At Seefar, we know how important it is to tailor our interventions to context – particularly when working with highly vulnerable populations. Our LIFT India project, funded by the Global Fund to End Modern Slavery and the Norwegian Agency for Development Cooperation, provides survivors of Commercial Sexual Exploitation (CSE) with the skills they need to grasp opportunities and sustainably generate income independently and safely.
Being a highly vulnerable group of participants, it was especially important for us to adapt the three base LIFT components – Adaptive Counselling, Confidence in Action Training, and Skills Training – to ensure that the intervention met the survivor community’s specific needs. This has been crucial in ensuring positive outcomes.
We have done this by:
Taking the time to have our local team re-work each of the base LIFT components in order to:
- Learn: conduct participatory discussions with beneficiary groups to understand the nuanced differences between the two areas of implementation – Kolkata and Mumbai
- Translate: ensure that the language we use is simple enough to be understood by our beneficiaries-
- Expand: break down more complicated concepts and developed hands-on activities such that beneficiaries can better engage with the material
- Align: include well-researched role model stories that participants can relate to, essential in helping them to see themselves sustaining alternative livelihoods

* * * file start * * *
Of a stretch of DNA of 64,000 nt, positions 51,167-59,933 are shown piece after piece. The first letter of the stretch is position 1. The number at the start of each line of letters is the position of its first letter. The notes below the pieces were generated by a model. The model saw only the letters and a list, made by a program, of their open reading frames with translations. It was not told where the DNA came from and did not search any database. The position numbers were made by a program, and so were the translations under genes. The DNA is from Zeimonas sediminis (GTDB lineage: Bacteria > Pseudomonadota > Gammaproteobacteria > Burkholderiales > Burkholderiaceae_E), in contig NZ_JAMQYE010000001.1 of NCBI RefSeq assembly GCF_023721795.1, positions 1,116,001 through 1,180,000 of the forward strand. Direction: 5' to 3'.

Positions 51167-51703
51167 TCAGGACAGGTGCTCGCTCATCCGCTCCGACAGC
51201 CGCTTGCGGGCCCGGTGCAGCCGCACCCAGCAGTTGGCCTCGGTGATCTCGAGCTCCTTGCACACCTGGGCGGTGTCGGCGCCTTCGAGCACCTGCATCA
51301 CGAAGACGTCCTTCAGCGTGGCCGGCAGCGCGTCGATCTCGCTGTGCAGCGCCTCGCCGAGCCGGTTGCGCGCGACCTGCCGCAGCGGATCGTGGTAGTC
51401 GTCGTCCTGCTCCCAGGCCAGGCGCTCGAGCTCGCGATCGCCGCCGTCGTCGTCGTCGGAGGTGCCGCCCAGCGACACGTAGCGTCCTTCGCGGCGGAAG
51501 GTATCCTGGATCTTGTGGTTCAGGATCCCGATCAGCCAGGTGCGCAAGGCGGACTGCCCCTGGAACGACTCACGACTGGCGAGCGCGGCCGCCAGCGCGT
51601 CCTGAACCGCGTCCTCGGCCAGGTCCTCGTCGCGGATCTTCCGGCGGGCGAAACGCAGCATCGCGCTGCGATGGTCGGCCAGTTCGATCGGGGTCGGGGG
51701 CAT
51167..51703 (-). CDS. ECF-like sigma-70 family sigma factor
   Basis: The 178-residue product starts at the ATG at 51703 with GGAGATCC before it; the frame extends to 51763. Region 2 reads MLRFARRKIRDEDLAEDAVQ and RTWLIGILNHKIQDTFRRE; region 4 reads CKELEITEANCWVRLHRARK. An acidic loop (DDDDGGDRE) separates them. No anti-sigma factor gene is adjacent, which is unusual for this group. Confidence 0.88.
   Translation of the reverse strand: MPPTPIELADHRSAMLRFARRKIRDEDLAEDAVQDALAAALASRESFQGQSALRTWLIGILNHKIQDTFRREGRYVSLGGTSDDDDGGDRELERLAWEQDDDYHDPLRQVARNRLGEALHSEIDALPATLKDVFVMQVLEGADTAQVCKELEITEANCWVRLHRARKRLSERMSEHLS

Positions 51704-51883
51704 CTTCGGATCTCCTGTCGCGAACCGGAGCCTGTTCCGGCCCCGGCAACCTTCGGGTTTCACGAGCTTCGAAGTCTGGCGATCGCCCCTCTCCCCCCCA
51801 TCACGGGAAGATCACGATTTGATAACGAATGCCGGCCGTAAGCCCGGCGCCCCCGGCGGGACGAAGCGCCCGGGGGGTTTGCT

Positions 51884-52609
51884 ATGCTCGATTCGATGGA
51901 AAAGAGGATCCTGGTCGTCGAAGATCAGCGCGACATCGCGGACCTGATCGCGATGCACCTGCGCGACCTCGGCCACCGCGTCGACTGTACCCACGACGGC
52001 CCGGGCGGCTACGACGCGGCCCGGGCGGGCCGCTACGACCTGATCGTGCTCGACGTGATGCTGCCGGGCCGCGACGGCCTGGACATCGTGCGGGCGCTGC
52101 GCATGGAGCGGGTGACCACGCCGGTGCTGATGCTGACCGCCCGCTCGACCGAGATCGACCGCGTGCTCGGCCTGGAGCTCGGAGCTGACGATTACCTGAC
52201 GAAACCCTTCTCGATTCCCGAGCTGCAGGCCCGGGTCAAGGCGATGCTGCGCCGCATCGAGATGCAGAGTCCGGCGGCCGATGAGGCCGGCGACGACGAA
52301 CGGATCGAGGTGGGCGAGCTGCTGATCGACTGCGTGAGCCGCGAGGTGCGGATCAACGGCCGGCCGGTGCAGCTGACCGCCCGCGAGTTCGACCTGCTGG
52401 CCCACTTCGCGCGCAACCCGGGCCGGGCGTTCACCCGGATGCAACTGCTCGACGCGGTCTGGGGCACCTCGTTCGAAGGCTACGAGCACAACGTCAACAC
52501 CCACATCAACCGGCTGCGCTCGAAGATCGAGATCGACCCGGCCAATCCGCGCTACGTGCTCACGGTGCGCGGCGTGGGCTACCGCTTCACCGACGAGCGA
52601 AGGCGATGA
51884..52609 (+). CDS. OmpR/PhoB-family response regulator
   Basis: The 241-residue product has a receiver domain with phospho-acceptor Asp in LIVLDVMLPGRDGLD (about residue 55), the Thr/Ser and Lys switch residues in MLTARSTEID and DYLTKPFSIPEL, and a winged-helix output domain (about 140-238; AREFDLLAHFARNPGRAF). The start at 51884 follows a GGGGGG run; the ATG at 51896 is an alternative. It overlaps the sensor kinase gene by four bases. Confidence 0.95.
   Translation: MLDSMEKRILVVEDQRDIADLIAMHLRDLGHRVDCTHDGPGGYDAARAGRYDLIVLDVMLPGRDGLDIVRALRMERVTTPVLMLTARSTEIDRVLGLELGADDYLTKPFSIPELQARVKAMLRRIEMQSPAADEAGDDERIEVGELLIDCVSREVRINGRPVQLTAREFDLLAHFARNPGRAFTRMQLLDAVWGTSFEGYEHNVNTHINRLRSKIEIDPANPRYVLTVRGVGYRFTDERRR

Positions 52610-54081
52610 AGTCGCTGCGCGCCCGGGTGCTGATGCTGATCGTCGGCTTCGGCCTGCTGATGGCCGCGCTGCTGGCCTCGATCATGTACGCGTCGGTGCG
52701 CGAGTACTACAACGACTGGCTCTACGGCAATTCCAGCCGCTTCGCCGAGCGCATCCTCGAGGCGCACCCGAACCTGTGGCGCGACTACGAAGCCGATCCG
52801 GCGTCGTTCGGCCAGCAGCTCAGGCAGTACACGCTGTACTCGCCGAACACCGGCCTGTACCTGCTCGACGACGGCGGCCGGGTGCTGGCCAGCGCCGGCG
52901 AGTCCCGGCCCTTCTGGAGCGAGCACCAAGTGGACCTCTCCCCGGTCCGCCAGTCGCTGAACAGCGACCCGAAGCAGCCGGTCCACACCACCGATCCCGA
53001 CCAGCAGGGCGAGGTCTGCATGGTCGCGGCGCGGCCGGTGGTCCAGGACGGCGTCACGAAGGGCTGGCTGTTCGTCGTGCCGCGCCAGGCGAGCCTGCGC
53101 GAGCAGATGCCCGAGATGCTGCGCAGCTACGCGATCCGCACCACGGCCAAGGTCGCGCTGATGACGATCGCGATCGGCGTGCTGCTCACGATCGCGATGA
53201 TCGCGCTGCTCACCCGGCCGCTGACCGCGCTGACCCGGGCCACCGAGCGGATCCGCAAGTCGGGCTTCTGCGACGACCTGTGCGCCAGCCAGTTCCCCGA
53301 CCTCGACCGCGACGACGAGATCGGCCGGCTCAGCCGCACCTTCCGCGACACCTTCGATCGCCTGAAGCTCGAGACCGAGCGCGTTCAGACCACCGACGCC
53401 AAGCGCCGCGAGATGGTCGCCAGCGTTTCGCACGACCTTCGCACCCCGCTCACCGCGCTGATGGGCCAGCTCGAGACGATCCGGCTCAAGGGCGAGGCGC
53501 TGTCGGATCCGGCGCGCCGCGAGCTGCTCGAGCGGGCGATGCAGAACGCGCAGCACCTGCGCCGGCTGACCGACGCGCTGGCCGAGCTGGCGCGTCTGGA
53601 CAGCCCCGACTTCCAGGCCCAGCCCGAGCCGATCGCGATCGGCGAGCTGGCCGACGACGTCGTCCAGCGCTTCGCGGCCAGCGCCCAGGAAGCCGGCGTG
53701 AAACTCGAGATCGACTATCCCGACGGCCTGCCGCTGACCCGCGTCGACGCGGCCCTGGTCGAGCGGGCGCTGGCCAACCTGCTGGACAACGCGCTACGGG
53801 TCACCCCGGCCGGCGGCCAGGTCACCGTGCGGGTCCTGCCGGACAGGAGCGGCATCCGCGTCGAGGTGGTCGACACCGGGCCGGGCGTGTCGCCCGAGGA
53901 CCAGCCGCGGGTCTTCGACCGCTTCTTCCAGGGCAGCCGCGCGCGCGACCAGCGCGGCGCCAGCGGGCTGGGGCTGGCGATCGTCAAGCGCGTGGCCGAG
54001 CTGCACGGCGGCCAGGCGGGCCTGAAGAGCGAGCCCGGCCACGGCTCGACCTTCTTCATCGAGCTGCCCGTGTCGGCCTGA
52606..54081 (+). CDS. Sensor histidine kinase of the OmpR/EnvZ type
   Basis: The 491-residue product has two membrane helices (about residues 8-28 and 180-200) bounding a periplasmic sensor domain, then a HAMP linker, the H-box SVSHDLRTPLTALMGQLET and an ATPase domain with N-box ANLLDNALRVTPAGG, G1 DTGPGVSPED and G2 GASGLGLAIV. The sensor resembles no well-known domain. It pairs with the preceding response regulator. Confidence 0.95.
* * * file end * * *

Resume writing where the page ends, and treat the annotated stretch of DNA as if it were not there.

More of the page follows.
- Test: test the curriculum on pilot cohorts and take the time to learn and adapt before scaling
Employing the help of experts in the field, including a psychologist and implementers, to carry out external reviews of our curriculum and to ensure that the approach was trauma-informed
Continually seeking participant feedback through formal and informal community feedback mechanisms
“I find the curriculum encouraging, and am excited about the computer skills training. I feel that I have benefitted from Adaptive Counselling and Confidence in Action trainings. These are helping me to know myself more, and have helped me to identify my strengths.”LIFT India participant
Other benefits of having this “hands on approach” to training:
- Trainers established ownership of the materials: the most effective trainers are those who create their own materials rather than regurgitate material written by others. Our trainers are more engaged and able to feed insights through continual adaptive management channels.
- Flexibility to adapt the curriculum: this has been particularly important by allowing us to respond to the specific ways in which the COVID-19 pandemic impacted CSE populations and our programme.
“With every passing day, we get a deeper understanding of our participant’s needs. As trainers we try to incorporate that information into the training if there is a need to adapt it”.Madhushree, Adaptive Counsellor